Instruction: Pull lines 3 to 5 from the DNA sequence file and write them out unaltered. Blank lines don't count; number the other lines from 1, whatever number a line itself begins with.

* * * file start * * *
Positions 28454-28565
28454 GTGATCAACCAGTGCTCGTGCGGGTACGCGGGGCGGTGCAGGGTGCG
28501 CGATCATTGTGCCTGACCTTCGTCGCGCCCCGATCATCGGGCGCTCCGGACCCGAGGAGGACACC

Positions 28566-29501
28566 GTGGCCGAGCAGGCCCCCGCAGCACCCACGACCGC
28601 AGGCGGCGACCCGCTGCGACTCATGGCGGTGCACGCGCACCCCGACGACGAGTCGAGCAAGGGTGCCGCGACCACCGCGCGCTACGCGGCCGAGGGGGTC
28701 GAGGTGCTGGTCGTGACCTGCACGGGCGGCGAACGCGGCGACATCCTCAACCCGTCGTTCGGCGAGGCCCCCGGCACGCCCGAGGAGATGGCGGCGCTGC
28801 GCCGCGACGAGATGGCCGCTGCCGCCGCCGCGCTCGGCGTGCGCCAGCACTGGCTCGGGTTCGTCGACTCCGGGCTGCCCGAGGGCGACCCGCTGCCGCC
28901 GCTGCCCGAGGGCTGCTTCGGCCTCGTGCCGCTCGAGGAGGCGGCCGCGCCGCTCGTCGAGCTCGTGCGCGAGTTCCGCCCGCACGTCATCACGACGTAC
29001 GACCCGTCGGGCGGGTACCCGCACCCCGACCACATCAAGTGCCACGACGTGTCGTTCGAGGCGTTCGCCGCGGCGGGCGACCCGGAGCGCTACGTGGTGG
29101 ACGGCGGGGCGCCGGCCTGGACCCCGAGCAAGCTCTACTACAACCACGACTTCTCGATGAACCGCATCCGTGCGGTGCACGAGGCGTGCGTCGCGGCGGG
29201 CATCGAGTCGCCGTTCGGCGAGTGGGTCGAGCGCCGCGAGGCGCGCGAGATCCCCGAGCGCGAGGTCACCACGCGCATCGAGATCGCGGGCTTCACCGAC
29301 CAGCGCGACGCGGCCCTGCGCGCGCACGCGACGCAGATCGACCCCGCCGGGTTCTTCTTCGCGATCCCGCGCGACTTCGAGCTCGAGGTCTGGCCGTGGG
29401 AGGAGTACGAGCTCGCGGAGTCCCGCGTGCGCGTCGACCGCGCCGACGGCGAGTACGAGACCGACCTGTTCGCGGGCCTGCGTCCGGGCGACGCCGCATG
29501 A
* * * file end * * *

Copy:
28501 CGATCATTGTGCCTGACCTTCGTCGCGCCCCGATCATCGGGCGCTCCGGACCCGAGGAGGACACC

Positions 28566-29501
28566 GTGGCCGAGCAGGCCCCCGCAGCACCCACGACCGC